Yesterday’s post was about Domestic Violence, but I said my life had been touched by 2 of the Awareness items for October.  Pregnancy loss and infant loss seems to be such a taboo subject.  Much like cancer, addiction, and yes, even domestic violence used to be.  But pregnancy loss and infant loss touch far more lives – lives that we all too often don’t even know about because Nobody Talks About It.

My story starts about the same time as yesterday’s post does, because the beginning of it involves my abusive ex-husband.  We weren’t very smart about our sexual activity – I wasn’t on the pill (yet), and he didn’t “like” to wear condoms, so we relied on the rhythm method.  Of course, you know the old joke – what do you call a woman/girl who uses rhythm?  Mom…

Yeah, I got pregnant.  I was 17, and although we were engaged, we didn’t really have to discuss it long and hard to figure out that we were NOT ready to have a baby.  I was a senior in high school, and at that time, girls just didn’t keep going to school when they were pregnant.  I didn’t want to drop out, and I didn’t want to keep going and end up graduating baby belly first (oh! the scandal!).  We weren’t going to accelerate the wedding date.  So really, the only alternative was to get an abortion.  I got the information on the clinic from the folks where I’d gotten my test (it might have been Planned Parenthood, I honestly don’t remember), and set the appointment.  It would take most of the day on a Saturday.  He had a job, and he paid the $200 for the procedure.  We made up some excuse to tell my parents about what we were doing that Saturday morning, he came and got me and stayed in the waiting room the whole time.  The main things I remember were the deep cold of the office, the way the other women avoided looking at each other, and the terrible discomfort of the actual procedure.  The thing I remember most about the fallout from the procedure was my then-fiance calling me a MURDERER for going through a procedure that he wanted to0, and which he had paid for.  What a hypocrite…  There was that emotional abuse again…  The other thing I remember was the conversation I had to have with my mother when she found the bottle of prescription meds they’d given me at the clinic (I can’t remember what they were for – pain? bleeding?).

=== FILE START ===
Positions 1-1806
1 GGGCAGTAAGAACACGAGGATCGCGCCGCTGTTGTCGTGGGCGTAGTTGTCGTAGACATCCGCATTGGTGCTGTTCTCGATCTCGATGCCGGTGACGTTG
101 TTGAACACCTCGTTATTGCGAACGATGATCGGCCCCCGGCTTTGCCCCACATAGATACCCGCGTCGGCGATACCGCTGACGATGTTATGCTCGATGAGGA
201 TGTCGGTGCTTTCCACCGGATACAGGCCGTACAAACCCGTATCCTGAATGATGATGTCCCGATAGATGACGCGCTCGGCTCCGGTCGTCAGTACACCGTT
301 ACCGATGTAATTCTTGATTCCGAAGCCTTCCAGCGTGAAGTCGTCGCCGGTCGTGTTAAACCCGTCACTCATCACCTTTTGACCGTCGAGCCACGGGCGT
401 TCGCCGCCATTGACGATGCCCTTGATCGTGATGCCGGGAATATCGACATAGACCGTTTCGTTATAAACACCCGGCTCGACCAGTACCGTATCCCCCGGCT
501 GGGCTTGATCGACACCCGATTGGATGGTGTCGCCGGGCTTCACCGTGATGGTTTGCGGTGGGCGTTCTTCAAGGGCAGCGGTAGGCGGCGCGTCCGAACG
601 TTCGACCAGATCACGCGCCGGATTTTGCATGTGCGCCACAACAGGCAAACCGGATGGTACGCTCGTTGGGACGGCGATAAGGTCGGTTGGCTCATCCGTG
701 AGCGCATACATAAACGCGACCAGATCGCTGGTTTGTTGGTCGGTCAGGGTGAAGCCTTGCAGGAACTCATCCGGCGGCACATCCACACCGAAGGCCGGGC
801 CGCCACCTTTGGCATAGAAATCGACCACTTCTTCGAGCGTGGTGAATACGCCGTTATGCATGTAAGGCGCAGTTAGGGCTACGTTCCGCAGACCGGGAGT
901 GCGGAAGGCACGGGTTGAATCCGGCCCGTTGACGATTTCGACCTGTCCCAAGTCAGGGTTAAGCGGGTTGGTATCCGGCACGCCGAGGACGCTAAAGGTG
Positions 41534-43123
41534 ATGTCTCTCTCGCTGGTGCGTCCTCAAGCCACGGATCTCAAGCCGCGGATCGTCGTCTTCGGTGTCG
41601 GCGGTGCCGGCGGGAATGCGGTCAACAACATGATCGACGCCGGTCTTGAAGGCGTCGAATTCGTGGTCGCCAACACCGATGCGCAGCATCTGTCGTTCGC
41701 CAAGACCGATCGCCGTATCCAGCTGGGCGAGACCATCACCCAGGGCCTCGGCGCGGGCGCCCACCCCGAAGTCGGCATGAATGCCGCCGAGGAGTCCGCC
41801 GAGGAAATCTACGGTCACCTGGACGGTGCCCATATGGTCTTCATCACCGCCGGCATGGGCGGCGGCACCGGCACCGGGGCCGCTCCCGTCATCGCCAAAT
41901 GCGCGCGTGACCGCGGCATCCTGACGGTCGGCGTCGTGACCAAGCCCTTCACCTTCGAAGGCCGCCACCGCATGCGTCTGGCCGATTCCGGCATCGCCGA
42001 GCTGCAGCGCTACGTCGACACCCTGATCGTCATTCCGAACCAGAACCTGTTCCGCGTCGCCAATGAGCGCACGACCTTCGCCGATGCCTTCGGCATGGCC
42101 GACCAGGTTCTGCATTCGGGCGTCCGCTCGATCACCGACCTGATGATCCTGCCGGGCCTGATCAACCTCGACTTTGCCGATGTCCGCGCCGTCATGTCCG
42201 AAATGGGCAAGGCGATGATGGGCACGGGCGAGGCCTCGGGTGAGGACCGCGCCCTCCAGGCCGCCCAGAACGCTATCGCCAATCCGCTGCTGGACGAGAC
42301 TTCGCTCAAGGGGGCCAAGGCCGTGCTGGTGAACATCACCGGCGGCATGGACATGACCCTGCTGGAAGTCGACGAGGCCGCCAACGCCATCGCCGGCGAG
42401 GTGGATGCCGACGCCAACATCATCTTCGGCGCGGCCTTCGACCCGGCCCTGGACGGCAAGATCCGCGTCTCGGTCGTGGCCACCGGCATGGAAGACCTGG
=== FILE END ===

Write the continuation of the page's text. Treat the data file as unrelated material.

I refused to let myself feel guilty over the choice I’d made – I knew I wanted children one day, but not now.  I wanted to be more sure of my ability to take care of a child, to provide him or her with a good life and a safe home environment, for him or her to never have any doubt that a child was wanted and welcomed completely into my life.  I went through the procedure knowing that I was still really a child myself.  To this day, I’m a staunch supporter of a woman’s right to choose.  I simply don’t want to imagine how drastically different my life would have been with a child – with HIS child.  He’d still be (at least peripherally) involved in my life, and so would his family.  I’d always be afraid that his violence would spill over onto my child – or worse yet, that my child would become an abuser like its father.

Years later, after I had divorced my abuser, and had grown much more as a person, and had developed a much more healthy self-esteem, I married again.  We had two beautiful daughters together, and they are truly the lights of my life.  I was able to be the Mom I always wanted to be for them.

But I miscarried once before each healthy pregnancy.  In early 1997, my sister and I both went off the Pill at that same time.  I didn’t really have a Plan, per se – my husband and I figured that a relaxed approach to conception would be best – we were Trying to get pregnant, but we were no longer NOT Trying, either.  My sister never did get pregnant – it turns out that somewhere in the previous decade, she’d hit Early Menopause.  We talked about me perhaps being a Surrogate Mother for her, but she and her husband opted for a childless life.  It was the best choice for them.

A year after going off the Pill, in early 1998, I skipped my period.  I’d been very regular up to that point, so I guessed that perhaps I’d caught a baby.  I took an over-the-counter test that said “Yes,”so I made an appointment with my GP, who confirmed it.  When I got home, my husband, who was packing the truck for a camping trip we were planning for the weekend, nearly fainted with the news.  We started making appointments with midwives.  We interviewed 3 midwives before we found the one we wanted to work with. We filled out paperwork, we told all our friends, we heard the heartbeat.  I was convinced I was carrying a girl.  It was starting to become “real”.